Welcome to February. It’s time to relax, mornings and evenings are the best times for gardening. Mulching and watering are important this month. And don’t forget St. Valentine’s Day on Friday the 14th of February. Surprise your Valentine with a beautiful Dawson’s living Gift!
What to Plant Now
Advanced trees, alstroemeria, alyssum, begonias, bidens, boston ivy, bougainvilleas, crepe myrtles, geraniums, gardenias, gazanias, grevillea, hibiscus, lavender, magnolia, mandevilla, natives, nandina, oleander, ornamental plums, pandorea, petunia, polygala, plumbago, pomegranate, portulaca, roses, scaevola, salvia, star jasmine, syzygium (lilly pillies), succulents, vinca and westringia.
Plant now in your edible garden: Apples, basil, beetroot, blueberries, capsicum, capers, celery, chicory, chilli, chinese cabbage, chives, citrus trees, climbing beans, cucumber, dill, endive, egg plant, fennel, figs, globe artichokes, grapes, leeks, lettuce, mangoes, majoram, mint, nectarines, olives, onions, oregano, parsley, passionfruit, peaches, pumpkin, quince, radish, rhubard, rocket, rockmelon, rosemary, sage, silverbeet, spring onions, squash, stevia, sweet corn, tarragon, thyme, tomatoes, watermelon and zucchini.
What’s In Flower This Month: Agapanthus, begonia, bougainvillea, butterkins (Sida), canna, crown of thorns (Euphorbia), cuphea, duranta, eremophila, erigeron, frangipani, gardenia, geranium, grevillea, hibiscus, illyarrie (Eucalyptus erythrocorys), Kangaroo Paws, magnolia, mandevilla, marigold, oleander, ozothamnus, pandorea, petunia, plumbago, roses, salvia, stephanotis, strelitzia, sunflowers, verbenas and vincas.
Garden Jobs for February
1. Mulch Camellias and Azaleas with pine bark mulch and feed with Sulphate of Potash to encourage bud development.
2. Control sap sucking White Fly outbreaks by spraying with Eco Neem, Natrasoap or Confidor.
3. It’s not to late to plant summer colour! Colourful Vincas, Portulacas and Geraniums including Big Red are amongst the most heat tolerant.
4. Treat dry spots in the lawn with a quality soil wetting agents like Aqua Wett or Eco Wet.
5. Revive heat affected plants by applying a liquid soil wetting product like Eco Wet to the root zone and then following up with a weekly feed of Seasol.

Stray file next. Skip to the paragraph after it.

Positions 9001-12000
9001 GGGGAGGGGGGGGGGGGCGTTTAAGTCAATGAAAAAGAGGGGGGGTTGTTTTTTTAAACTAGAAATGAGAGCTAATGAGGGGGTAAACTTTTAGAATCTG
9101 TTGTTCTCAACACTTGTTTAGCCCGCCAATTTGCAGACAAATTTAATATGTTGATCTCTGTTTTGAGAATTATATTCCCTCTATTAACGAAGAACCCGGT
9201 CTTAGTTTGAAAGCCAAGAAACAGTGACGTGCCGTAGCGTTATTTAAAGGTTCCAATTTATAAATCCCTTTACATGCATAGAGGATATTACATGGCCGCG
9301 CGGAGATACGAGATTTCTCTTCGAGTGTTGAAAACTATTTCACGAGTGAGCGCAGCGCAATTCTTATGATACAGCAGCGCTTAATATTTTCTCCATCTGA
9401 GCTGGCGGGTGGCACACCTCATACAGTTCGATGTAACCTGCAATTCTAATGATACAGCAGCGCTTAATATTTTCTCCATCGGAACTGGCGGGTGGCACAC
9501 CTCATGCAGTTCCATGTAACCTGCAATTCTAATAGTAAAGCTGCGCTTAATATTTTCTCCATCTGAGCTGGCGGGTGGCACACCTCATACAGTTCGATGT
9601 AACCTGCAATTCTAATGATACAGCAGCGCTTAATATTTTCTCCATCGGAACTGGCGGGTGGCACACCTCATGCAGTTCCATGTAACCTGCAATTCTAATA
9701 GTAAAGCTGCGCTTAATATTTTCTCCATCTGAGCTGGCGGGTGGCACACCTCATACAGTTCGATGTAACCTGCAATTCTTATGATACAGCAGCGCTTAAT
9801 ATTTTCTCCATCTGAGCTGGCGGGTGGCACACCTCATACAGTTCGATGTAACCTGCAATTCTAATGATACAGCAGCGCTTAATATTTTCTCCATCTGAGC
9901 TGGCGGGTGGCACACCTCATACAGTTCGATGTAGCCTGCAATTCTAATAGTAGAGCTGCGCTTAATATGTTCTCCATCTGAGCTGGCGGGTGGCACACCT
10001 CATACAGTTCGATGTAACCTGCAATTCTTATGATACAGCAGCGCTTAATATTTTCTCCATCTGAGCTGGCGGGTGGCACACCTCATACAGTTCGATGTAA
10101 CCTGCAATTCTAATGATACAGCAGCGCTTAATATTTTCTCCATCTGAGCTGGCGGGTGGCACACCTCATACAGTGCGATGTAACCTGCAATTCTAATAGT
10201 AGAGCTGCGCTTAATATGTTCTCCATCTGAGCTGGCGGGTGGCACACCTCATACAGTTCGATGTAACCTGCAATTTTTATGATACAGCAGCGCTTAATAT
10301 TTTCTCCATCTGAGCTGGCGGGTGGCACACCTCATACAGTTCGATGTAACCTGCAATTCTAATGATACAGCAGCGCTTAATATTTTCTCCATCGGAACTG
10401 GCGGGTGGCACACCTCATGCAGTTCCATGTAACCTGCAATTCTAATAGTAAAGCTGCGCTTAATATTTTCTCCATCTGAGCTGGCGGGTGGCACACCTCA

6. Feed Hibiscus monthly until late autumn with a good, balanced fertiliser like s All Purpose Fertiliser or Eco Prime.
7. Outdoor pots can be shielded in heat wave conditions by temporarily wrapping the outside of pots with cardboard. You can even make a cut out to line the top of the pot. This in effect adds another layer of heat insulation.
8. Towards the end of February-early March, gives roses a light trim to encourage spectacular autumn blooms in April and May. Following your autumn trim, feed roses with Dawson’s All Purpose Fertiliser, to help promote autumn growth.
9. Tropical plants will respond well to feeding this month while they are growing quickly. Try Eco Prime or Dawson’s All Purpose fertiliser.
10. Roses can look a bit sad and sorry for themselves by the end of summer. But don’t worry, this “heat stroke” is only temporary. Your roses will revive in autumn for a spectacular end to the season.
February Planting Guide
1. Cordyline Pink Passion – This stunning neon pink, Cordyline is a real attention grabber. Packing vibrant, tropical looks, use it to highlight decorative planters or to create foliage contrasts in full sun to semi shade garden areas. This hardy, architectural plant is tolerant to frost and coastal conditions. Pink Passion grows to about 1.8m high, so it’s an ideal backdrop plant for along the fence line. It can also be maintained as smaller, bushier plant with pruning. Part proceeds of sales donated to the National Breast Cancer Foundation
2. Schefflera Alpine Junior – This exciting form of Umbrella Tree has a distinctly narrow and upright habit. Scheffleras are amongst the hardiest of indoor and patio plants. Alpine Junior has been widely used in the indoor plant hire industry and is now available to you. Forming a column of deep green, glossy foliage, Alpine Junior will delight you with its easy growing personality. Height to 1.8m, width 60-90cm.